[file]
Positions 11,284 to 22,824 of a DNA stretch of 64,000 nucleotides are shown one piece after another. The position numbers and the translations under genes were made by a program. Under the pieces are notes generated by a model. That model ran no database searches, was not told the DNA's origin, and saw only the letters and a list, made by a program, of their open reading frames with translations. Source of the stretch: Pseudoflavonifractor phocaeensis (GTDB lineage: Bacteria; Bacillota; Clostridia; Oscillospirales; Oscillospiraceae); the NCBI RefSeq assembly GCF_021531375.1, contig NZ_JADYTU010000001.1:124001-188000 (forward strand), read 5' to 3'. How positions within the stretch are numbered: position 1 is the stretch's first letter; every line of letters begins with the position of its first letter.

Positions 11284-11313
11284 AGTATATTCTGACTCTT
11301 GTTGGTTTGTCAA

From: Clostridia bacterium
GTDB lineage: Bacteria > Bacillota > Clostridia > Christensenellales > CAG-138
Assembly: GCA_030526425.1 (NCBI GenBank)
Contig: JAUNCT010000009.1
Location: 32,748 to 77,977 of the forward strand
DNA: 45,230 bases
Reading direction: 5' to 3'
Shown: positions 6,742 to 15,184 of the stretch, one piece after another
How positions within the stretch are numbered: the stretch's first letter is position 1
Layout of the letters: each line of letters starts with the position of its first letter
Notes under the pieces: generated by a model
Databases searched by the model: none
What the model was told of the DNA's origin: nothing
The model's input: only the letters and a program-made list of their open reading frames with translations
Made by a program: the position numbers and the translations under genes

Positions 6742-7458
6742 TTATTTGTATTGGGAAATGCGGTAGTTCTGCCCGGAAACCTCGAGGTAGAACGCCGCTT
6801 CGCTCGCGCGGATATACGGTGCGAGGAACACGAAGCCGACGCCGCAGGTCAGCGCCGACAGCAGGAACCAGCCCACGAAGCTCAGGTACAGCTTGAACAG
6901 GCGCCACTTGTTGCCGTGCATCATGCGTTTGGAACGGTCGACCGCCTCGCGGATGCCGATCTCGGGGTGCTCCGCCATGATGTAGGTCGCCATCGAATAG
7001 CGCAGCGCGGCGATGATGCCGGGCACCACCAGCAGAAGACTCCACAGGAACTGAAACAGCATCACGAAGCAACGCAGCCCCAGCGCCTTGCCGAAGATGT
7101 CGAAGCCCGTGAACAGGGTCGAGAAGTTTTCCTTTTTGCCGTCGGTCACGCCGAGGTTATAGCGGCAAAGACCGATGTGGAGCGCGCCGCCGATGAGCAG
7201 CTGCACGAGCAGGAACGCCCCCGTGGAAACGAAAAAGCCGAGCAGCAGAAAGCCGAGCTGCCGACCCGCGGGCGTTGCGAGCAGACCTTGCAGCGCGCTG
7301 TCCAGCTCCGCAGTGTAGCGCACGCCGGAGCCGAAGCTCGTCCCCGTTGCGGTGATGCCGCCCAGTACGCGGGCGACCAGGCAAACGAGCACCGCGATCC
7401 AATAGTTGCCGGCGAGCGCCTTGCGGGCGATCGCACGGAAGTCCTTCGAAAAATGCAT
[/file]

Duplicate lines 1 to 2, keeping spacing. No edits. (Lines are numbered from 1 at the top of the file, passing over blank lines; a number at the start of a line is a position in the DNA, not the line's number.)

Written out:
Positions 11,284 to 22,824 of a DNA stretch of 64,000 nucleotides are shown one piece after another. The position numbers and the translations under genes were made by a program. Under the pieces are notes generated by a model. That model ran no database searches, was not told the DNA's origin, and saw only the letters and a list, made by a program, of their open reading frames with translations. Source of the stretch: Pseudoflavonifractor phocaeensis (GTDB lineage: Bacteria; Bacillota; Clostridia; Oscillospirales; Oscillospiraceae); the NCBI RefSeq assembly GCF_021531375.1, contig NZ_JADYTU010000001.1:124001-188000 (forward strand), read 5' to 3'. How positions within the stretch are numbered: position 1 is the stretch's first letter; every line of letters begins with the position of its first letter.

Positions 11284-11313